July 12, 2013 | Posted By Wayne Shelton, PhD

I have probably done several hundred clinical ethics consultations since I began doing them in the early 90’s. Though I have had some second thoughts about some of the recommendations I have made, by and large, I have usually been confident that they represented viable moral options, given the range of limited, mostly bad options that were available.  Thus, I rarely if ever thought of myself as anything but fully supportive of the recommendations made in ethics consultation.  That is, until a few months ago when I heard about a case from another ethics consultant at another location where the right ethical recommendation seemed apparent, yet somewhat problematic. The case shows the almost boundless, and at times problematic, latitude of the negative right to refuse treatment and to be left alone, even when others may be negatively affected by the decision. I thought the general fact pattern of this case would be worth discussing in this forum. 

The case involved a 40 year-old woman with full capacity who was near full term with twins. She was showing signs of pre-eclampsia, a condition “when a pregnant woman develops high blood pressure and protein in the urine after the 20th week (late 2nd or 3rd trimester) of pregnancy.” (National Library of Medicine) When this condition occurs, it is important to get the babies out as soon as possible; otherwise, both the mother and babies would be at risk of dying. So labor was induced and she was being prepared for delivery. But given that she was having twins there was the possibility of excess bleeding from hemorrhaging and other complications, so the patient was informed that a blood transfusion might be necessary. As it turns out based on her religious beliefs she stated she did not wish to be transfused with blood products and that she understood the consequence: she could possibly die. Her babies would in all likelihood be saved. Should the fact that two babies will not have a mother be counted as ethical considerations against respecting her right to autonomy? Given our current ethical environment, a patient with capacity has a right to refuse any and all medical treatments and interventions. Are there ever countervailing reasons to not honor a patient’s autonomous wishes in such a situation? Let’s proceed with the general facts of this case, as it gets even more complex.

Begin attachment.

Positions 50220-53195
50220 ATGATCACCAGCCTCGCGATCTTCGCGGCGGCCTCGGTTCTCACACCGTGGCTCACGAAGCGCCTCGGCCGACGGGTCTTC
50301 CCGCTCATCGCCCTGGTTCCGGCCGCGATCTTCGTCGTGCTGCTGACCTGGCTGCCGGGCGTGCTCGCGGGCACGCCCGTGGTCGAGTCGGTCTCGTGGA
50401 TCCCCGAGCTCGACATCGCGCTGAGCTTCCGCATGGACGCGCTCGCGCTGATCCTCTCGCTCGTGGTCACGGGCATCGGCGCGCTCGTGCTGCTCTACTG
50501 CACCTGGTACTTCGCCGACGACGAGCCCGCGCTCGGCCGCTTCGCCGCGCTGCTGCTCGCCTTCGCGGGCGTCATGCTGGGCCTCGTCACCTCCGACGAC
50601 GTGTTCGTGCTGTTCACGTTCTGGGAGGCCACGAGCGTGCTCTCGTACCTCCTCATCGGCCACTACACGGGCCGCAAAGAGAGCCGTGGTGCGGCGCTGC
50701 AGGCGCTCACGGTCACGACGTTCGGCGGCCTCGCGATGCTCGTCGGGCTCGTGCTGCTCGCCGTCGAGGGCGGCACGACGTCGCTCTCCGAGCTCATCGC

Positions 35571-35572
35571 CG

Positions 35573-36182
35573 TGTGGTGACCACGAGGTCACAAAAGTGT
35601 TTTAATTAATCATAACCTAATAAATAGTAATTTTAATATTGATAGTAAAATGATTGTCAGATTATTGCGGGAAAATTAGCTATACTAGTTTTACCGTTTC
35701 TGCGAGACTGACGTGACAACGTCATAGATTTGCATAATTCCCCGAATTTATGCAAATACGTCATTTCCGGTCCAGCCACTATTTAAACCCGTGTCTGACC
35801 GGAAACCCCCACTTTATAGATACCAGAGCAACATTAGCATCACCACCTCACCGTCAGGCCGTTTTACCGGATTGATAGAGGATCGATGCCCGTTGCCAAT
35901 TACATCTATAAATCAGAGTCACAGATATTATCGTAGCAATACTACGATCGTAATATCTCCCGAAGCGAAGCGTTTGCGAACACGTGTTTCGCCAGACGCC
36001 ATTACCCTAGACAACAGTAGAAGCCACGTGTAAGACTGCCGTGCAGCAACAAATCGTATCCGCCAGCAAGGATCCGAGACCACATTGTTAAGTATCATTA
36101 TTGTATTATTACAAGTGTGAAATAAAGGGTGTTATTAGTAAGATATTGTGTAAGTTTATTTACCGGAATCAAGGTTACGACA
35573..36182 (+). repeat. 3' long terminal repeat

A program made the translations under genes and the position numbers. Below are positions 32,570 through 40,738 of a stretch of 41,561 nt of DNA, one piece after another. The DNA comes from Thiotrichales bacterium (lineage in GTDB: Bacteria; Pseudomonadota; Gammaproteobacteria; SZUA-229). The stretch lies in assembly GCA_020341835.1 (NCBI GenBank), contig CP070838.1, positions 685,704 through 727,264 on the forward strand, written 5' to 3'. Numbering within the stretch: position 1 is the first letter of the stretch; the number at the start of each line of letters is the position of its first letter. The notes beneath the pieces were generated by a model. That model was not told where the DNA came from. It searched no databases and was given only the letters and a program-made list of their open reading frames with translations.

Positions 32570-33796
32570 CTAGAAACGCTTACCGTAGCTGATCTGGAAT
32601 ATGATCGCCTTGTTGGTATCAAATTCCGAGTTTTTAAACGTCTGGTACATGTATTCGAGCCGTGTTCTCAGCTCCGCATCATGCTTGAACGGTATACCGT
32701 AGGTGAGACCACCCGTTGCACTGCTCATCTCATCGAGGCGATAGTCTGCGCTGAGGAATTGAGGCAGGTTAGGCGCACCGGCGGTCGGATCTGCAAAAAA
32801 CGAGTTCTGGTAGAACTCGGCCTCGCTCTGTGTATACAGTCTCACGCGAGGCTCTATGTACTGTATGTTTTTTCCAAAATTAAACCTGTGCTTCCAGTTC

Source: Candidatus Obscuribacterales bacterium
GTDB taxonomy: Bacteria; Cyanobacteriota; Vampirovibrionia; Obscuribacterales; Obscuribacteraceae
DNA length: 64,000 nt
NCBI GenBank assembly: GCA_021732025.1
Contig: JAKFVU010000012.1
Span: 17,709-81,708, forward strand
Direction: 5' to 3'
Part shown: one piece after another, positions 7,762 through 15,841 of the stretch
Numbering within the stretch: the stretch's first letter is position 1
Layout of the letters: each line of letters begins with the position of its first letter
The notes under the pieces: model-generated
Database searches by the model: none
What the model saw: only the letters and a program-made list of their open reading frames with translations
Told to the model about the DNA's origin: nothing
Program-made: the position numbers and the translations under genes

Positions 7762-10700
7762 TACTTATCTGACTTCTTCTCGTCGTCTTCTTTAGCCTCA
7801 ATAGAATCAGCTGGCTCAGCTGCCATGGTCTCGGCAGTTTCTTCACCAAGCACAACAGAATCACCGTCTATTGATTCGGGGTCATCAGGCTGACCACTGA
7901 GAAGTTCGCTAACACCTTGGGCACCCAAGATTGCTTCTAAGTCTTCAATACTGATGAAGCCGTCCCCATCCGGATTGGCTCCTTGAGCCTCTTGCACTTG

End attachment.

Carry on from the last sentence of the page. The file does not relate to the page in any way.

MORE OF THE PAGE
The Alden March Bioethics Institute offers a Master of Science in Bioethics, a Doctorate of Professional Studies in Bioethics, and Graduate Certificates in Clinical Ethics and Clinical Ethics Consultation. For more information on AMBI's online graduate programs, please visit our website.

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BIOETHICS TODAY is the blog of the Alden March Bioethics Institute, presenting topical and timely commentary on issues, trends, and breaking news in the broad arena of bioethics. BIOETHICS TODAY presents interviews, opinion pieces, and ongoing articles on health care policy, end-of-life decision making, emerging issues in genetics and genomics, procreative liberty and reproductive health, ethics in clinical trials, medicine and the media, distributive justice and health care delivery in developing nations, and the intersection of environmental conservation and bioethics.